The Bureau of Meteorology (BOM) has released their climate and water outlook for November through to January next year, and reprieve from the heat is unlikely.
October has been drier than average for large parts of Australia. Mildura, in Victoria’s Sunraysia region, recorded no rain in October for the second time since records began, in 1946.
Even Mount Gambier felt the heat, despite being known for its cooler climate south of Goyder’s Line. The airport recorded a temperature of 34.4 degrees – their hottest October day on record.
The accumulative heat over the past few months and lack of rain have caused soils to dry further, with the Spencer Gulf and Mid North reporting below average soil moisture.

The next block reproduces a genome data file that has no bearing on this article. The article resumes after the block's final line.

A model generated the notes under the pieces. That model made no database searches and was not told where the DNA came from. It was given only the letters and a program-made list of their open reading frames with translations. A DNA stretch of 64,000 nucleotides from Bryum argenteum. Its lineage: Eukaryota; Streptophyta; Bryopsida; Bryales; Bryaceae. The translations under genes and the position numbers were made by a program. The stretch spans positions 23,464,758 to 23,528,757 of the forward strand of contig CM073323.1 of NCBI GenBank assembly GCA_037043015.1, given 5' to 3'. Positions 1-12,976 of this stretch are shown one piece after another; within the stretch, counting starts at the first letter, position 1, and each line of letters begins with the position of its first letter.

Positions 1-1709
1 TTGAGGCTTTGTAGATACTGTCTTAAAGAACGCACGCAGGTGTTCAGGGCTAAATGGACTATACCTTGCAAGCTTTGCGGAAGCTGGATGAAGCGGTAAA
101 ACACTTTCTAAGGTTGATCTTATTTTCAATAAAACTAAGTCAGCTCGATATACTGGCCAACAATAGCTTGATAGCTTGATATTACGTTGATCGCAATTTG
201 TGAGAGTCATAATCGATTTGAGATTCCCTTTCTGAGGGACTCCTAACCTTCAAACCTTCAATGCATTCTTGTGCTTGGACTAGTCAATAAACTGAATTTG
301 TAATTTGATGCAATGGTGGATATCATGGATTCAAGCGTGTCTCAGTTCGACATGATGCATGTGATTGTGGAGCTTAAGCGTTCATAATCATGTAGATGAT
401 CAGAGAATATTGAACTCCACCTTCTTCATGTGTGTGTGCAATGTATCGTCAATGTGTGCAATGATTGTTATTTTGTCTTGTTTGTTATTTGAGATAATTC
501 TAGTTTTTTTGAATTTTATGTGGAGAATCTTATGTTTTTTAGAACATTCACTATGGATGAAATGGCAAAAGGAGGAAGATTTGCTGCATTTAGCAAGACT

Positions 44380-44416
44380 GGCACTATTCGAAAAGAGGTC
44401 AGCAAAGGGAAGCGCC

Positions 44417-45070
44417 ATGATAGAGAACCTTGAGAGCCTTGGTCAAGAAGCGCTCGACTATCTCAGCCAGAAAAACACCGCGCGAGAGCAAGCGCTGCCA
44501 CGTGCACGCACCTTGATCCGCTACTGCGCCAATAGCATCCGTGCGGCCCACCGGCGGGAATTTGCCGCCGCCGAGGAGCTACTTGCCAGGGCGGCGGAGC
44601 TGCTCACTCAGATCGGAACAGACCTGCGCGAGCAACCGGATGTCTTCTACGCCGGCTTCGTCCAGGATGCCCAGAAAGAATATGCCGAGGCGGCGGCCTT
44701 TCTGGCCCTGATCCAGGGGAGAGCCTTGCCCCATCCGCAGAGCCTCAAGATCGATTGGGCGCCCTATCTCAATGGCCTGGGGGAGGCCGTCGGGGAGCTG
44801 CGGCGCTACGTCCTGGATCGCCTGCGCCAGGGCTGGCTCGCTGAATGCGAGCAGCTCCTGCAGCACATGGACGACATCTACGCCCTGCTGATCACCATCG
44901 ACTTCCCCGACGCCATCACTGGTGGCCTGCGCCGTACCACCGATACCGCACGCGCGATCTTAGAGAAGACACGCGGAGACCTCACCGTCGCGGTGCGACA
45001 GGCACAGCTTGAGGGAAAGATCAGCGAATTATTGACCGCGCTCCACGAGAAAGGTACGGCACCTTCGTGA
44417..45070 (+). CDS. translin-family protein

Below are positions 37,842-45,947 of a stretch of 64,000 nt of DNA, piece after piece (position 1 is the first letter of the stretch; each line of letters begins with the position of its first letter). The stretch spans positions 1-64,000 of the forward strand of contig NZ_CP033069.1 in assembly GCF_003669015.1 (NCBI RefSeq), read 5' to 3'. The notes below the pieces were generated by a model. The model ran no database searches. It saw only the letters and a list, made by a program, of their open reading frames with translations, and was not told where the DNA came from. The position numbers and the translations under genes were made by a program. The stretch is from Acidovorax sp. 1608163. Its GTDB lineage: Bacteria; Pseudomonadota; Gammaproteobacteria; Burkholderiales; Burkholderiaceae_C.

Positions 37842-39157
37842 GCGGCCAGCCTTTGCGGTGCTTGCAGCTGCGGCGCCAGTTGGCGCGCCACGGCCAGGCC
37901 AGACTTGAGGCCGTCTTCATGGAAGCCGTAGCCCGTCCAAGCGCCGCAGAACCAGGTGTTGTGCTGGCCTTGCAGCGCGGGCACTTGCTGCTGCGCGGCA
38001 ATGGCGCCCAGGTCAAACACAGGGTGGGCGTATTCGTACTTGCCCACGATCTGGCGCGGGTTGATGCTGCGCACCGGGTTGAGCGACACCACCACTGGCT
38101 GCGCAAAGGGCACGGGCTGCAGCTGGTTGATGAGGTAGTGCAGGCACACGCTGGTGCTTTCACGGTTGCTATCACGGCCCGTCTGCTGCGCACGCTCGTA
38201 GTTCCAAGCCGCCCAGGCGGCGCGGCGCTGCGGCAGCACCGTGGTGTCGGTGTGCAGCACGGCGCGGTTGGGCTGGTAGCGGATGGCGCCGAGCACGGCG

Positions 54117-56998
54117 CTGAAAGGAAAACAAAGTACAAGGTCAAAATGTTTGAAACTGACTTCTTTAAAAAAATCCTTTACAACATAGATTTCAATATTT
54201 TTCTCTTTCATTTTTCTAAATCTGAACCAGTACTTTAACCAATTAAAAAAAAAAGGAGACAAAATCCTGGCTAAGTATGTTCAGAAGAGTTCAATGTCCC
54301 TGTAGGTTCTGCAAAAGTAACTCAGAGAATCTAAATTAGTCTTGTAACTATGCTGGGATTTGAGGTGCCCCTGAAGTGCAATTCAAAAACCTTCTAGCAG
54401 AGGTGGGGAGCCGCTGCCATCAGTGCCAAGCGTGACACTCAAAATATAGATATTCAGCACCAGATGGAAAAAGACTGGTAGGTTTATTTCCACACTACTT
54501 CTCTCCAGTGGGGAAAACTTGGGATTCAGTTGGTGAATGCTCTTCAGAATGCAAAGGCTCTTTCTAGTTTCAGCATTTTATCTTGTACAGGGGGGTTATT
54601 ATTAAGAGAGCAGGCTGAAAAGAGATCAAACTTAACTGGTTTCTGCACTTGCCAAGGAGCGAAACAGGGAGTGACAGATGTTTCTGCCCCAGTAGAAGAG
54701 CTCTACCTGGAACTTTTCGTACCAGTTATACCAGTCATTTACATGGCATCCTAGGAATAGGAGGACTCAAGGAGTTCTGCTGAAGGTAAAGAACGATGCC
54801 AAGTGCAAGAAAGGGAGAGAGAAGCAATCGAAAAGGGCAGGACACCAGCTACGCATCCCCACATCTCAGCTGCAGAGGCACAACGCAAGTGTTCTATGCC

Water storages are also lower compared to this time last year, with the Murray-Darling Basin down fifty-three per cent.
Looking ahead, we can expect the sea temperatures on Australia’s west coast to continue to be affected by the Positive Indian Ocean Dipole.
The flow-on effect of this Positive IOD typically means a hotter and drier than average spring, over central and southern Australia.
Areas of South Australia will be affected by this to varying degrees, with the Spencer Gulf and Flinders bearing the brunt of the heat.
This is paired with BOM’s prediction of a Negative Southern Annular Mode (SAM), where there’s an increased risk of hot and dry conditions for Eastern Australia, from Port Lincoln right across to Bundaberg and down through the South Coast.
Fortunately, both these climate patterns are predicted to break down over summer.
Rain is expected to be below average for almost all of Australia. With this in mind, January may see an easing of the dry signal.
Days are likely to remain warmer than average, which means an elevated risk of heat waves and fire danger for most of South Australia. Remember to create your 5 Minute Bushfire Plan in preparation for the hot summer ahead.
For more information, see BOM’s Climate Outlook Overview.